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ODISHA, INDIA – Human trafficking from the state of Odisha typically reaches a peak during the months of September, October, and November—but this year local police are breaking that cycle and protecting the community like never before.
From September to November 2022, Odisha police intercepted 707 workers from being trafficked and arrested more than 65 traffickers attempting to exploit them.
Their proactive response shows the government’s increasing ownership of the issue of human trafficking and comes at a time when citizens need protection most.
With India’s monsoon season upcoming, labour-intensive industries like brick kilns, farms, and construction sites begin recruiting new workers in massive numbers. Traffickers exploit this busy season by swarming villages in low-income districts offering cash advances and “good jobs” to families in need. They then transport these families in trains and buses and sell them into abusive businesses across the country.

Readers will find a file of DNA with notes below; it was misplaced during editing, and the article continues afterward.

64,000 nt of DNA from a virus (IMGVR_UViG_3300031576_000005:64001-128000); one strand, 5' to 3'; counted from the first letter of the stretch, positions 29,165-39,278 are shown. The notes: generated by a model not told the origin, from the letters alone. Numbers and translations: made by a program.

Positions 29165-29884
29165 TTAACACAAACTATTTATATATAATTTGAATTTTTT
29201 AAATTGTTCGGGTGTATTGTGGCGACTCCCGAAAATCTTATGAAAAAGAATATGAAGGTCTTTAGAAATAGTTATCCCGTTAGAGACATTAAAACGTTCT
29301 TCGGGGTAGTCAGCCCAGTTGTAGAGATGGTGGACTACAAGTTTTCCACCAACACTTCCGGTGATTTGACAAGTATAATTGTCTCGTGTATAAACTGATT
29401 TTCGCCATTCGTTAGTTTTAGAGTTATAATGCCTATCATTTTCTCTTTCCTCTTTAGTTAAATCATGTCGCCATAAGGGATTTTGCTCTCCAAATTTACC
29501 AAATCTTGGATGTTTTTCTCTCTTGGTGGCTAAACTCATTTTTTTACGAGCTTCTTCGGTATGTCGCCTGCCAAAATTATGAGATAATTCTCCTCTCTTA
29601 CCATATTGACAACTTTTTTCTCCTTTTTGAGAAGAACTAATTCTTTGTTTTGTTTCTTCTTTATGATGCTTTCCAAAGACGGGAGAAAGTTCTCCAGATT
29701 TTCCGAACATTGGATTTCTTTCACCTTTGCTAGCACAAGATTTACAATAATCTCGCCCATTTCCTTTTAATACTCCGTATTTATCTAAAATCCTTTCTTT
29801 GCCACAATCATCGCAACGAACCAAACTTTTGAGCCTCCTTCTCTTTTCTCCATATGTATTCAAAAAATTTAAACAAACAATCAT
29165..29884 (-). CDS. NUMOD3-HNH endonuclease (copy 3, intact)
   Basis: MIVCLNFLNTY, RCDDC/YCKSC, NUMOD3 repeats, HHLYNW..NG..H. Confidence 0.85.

This year, however, trained Odisha police have set up checkpoints at key transit areas to spot human trafficking and intercept vulnerable workers. Odisha police have named this initiative “Mission Uddhar” (meaning “liberation” or “rescue”) and are working simultaneously with UNICEF and Aide et Action on awareness programs in vulnerable districts. Read more here.
Mission Uddhar also builds on trainings from IJM’s team in Odisha, including specialised training for railway police on the signs of human trafficking. Several local railway stations have also been playing awareness announcements based on materials from IJM.
Though labour migration can be helpful for vulnerable families, authorities want to ensure they travel safely.
We are not preventing them from migrating, but they should travel in a dignified manner after getting registered with the Labor DepartmentKisalkar Nitin Dagudu, Superintendent of Balangir Police
IJM’s team in Odisha has been thrilled to witness this heartening transformation in the criminal justice system. Balangir Police have shared publicly about their successful operations on social media using #MissionUddhar—marking one of the first times they have discussed the issue of trafficking for bonded labour. In the past, many government agencies were hesitant to discuss labour trafficking openly, but today they are confidently making it a priority.
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